Why I Use Linux

I read an article today on Slashdot that referenced an article on Oreillynet about why people switch to linux. Tom Adelstein conducted a survey and asked this question. There were many reasons as you can probably imagine. The interesting thing to me was the list of countries respondants were from. Man, Linux is seriously global. So, I got to thinking about how I hooked up with Linux and thought I should put my $0.02 in here. I have been using Linux on my main PC at home since I built my first PC in 1998.

Reasons I Switched To Linux

  1. Price – I started out using Redhat 5.2. I paid $20 for my first copy. I eventually switched to Debian. Upgrades for Debian cost the price of the bandwidth they consume by typing the command “apt-get dist-upgrade” without the quotes. Basically nothing.
  2. Stability – My power went out a few days ago, but prior to that my main PC had an uptime of around 150 days. For Windows people that means it has been running for 150 days without a reboot, during which time I updated approximately monthly. That means I updated/upgraded all of the applications without a reboot. Can an XP box do that?
  3. Desktop Choice – In Linux you have several different desktops to choose from. For Windows people, I am not saying the look is different, I am saying you have several completely different windowing environments to choose from. I really enjoy KDE, but in the past I have used fvwm, fvwm2, twm, Enlightenment/Gnome, afterstep, probably a few others. Switching between windowing environments is usually a mouse-click away. Having options is always nice.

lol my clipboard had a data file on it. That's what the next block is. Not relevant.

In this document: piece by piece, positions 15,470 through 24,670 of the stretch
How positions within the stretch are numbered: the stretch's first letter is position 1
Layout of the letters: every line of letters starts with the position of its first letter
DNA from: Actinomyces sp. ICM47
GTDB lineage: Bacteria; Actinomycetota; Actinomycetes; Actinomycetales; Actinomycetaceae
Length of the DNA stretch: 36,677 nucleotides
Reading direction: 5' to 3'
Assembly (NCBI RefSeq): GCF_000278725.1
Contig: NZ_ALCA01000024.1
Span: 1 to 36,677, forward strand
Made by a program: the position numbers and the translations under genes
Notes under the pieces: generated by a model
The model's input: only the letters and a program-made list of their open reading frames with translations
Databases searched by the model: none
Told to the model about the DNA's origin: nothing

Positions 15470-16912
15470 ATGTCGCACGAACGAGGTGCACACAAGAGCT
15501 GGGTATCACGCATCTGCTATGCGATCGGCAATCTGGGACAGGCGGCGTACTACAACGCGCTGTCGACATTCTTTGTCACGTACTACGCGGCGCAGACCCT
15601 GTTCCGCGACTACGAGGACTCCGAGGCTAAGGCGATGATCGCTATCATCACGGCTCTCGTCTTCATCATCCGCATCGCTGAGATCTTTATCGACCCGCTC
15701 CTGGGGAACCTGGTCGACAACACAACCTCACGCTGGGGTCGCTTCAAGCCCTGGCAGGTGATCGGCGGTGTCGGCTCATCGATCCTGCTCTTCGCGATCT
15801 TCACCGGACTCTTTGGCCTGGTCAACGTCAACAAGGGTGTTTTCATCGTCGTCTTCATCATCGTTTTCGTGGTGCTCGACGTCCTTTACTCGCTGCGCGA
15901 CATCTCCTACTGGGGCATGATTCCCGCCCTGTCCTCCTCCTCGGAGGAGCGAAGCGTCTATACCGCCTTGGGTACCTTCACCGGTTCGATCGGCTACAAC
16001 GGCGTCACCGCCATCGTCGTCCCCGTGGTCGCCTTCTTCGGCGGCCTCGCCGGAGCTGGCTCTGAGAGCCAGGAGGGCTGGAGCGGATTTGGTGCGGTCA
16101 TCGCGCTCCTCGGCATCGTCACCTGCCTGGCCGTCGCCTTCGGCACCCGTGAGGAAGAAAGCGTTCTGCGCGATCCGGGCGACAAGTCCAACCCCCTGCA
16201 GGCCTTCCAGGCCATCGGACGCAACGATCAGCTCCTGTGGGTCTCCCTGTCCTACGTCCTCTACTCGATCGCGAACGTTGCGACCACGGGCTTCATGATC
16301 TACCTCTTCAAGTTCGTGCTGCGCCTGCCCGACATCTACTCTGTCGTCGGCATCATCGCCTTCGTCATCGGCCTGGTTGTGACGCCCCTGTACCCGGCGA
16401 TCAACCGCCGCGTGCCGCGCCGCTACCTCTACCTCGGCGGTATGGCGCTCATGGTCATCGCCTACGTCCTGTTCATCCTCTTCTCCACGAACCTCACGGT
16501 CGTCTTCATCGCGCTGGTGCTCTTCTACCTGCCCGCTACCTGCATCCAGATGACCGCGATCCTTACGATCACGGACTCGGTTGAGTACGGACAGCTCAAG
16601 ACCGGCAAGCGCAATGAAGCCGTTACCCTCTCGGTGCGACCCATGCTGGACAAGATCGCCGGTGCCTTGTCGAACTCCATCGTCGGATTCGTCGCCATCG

4. Documentation/Configuration – I have found that the documentation for most of the applications that I have used in Linux is excellent. Most applications are configured via editing a text file. To me, it is so much easier than trying to deal with some underdeveloped GUI configurator widget. I have had bad experiences trying to configure applications in Windows world (RSBizware being one of the worst, actually, Rockwell Software in general).
  5. Flexibility – Linux (actually, any *NIX) applications are generally built using the pipes and filters IO model that originated in the Unix terminal environment. It is usually very easy to chain applications together because of this. In Windows world, my experiences have been that it is not so easy to use applications together.

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